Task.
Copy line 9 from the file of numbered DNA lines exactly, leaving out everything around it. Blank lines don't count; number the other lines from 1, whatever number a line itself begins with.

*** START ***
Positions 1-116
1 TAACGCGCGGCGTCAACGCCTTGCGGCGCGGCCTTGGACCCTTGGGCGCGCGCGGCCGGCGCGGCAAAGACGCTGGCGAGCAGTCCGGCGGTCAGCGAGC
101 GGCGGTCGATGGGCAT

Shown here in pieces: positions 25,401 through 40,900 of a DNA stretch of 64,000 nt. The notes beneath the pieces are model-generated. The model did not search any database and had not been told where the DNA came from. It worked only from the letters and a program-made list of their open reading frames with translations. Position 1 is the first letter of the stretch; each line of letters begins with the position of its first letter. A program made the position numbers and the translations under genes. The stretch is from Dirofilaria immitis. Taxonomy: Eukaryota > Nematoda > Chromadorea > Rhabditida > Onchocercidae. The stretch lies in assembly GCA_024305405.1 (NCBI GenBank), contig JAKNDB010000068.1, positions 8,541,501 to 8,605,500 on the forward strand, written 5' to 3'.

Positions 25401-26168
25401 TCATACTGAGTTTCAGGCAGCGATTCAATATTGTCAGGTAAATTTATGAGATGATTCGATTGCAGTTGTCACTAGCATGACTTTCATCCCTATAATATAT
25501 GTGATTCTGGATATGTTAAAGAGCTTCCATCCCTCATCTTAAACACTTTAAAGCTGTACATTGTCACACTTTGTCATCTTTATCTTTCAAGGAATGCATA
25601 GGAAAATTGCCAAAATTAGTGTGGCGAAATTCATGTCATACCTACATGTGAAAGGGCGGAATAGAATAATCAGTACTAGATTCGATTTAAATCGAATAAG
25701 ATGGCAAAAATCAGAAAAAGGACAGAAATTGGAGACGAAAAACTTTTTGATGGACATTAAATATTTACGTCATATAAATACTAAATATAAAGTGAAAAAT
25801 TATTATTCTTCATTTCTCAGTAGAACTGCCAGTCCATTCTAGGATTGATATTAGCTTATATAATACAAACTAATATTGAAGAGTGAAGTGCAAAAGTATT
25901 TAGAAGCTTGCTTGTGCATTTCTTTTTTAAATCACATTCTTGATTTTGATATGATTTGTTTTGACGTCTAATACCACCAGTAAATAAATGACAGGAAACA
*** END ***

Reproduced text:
25701 ATGGCAAAAATCAGAAAAAGGACAGAAATTGGAGACGAAAAACTTTTTGATGGACATTAAATATTTACGTCATATAAATACTAAATATAAAGTGAAAAAT